Tag Archives: daniel cleary

This and that

DETROIT >> Justin Abdelkader didn’t practice Thursday. Wings general manager Ken Holland said he was given a maintenance day and should be fine to go Friday.

Stephen Weiss filled in on his line with Darren Helm and Andrej Nestrasil.

Pavel Datsyuk (shoulder) and Daniel Cleary (healthy) were in gray.

Jimmy Howard will start Friday and Jonas Gustavsson will start in the rematch against the Leafs Saturday at home.

Datsyuk out Wednesday and most likely through the weekend; Nyquist remains on top line

DETROIT >> Quick update from Wings’ practice Tuesday at Joe Louis Arena.

Pavel Datsyuk has ruled himself out for Wednesday’s home game against the Boston Bruins and it doesn’t seem look like, at least from his response, he’ll be available for the home-and-home series with the Toronto Maple Leafs on Friday and Saturday.

Datsyuk was expected to miss roughly four weeks from the time he suffered a separated shoulder on Sept. 22.

He skated in gray with Stephen Weiss and Daniel Cleary, both of whom were healthy scratches the first two games.

Wings coach Mike Babcock kept his lines intact from Monday’s practice, which meant Gustav Nyquist will be skating on the top line with Henrik Zetterberg and Johan Franzen.

“If you score goals it gives you confidence so that’s a nice start, but it doesn’t really matter who scores,” said Nyquist, who has tallied two of the Wings’ goal goals thus far. “We’re playing as a team and as a team I think we’ve started pretty good.”

Franzen has three assists.

Datsyuk setting up and scoring goals in practice

DETROIT >> Pavel Datsyuk (shoulder) practiced in a gray jersey Monday, which is for players injured or healthy scratches.

“We had a little competition at the end, he set up two goals and scored one himself so it looks to me like he’s … I don’t know,” Wings coach Mike Babcock said. “That’s the good thing about it, I don’t get to decide.”

Datsyuk was expected to miss roughly four weeks from the time he suffered a separated shoulder on Sept. 22.

Stephen Weiss and Daniel Cleary also practiced in gray jerseys. Both were healthy scratches the first two games.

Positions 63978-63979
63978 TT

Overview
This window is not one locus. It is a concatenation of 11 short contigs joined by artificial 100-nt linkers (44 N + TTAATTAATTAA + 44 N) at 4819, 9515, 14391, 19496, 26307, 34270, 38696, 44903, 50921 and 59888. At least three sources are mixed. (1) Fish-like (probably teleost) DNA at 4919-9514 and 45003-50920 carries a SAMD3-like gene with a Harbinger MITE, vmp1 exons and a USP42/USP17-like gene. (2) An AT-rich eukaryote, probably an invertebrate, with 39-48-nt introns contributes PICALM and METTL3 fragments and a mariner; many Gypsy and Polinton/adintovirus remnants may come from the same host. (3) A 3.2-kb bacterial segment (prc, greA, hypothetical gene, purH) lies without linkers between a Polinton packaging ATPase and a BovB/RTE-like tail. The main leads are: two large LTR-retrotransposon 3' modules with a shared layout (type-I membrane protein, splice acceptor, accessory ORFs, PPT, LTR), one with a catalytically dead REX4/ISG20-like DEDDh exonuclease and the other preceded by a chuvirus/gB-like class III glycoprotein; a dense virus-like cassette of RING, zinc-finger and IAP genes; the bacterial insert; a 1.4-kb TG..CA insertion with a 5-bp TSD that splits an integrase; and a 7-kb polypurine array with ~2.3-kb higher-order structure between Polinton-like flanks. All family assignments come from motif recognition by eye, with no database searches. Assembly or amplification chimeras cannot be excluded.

Babcock keep Nyquist on top line; fourth line logging minutes through two games

DETROIT >> Quick update from Wings’ practice Monday at Joe Louis Arena.

It appears as if coach Mike Babcock is going with the same group he’s played with the first two games of the season as Stephen Weiss, Daniel Cleary and Pavel Datsyuk (shoulder) all wore gray jerseys.

Weiss and Cleary were healthy scratches the first two games, while Datsyuk is still coming back from injury.

Babcock did keep Gustav Nyquist on the top line along with Henrik Zetterberg and Johan Franzen.

That moved Justin Abdelkader down with Darren Helm and Andrej Nestrasil.

A lot of the talk after practice was how well the fourth line of Drew Miller-Luke Glendening-Joakim Andersson have done thus far.

Miller and Glendening have after 14 minutes of ice time a game, while Andersson is just under 13.

“I think we’ve played both games good,” Andersson said. “We’re a hardworking line, play smart and good defensively. We worked hard down low in their end and some success there, we didn’t score, well Glenny scored there without us. We played well.”

That line was elevated to check Anaheim’s second line in Saturday’s 3-2 loss at Louis Arena.

“(Babcock) probably thought we’d play against him so we’re happy we got a lot of minutes there even though we started on fourth line,” Andersson said.

“You get out there, try and have as much O-zone time as you can and put pressure on their D,” Miller said. “I thought our lined played well (against Anaheim) and on top of that I think our penalty kill has been doing good.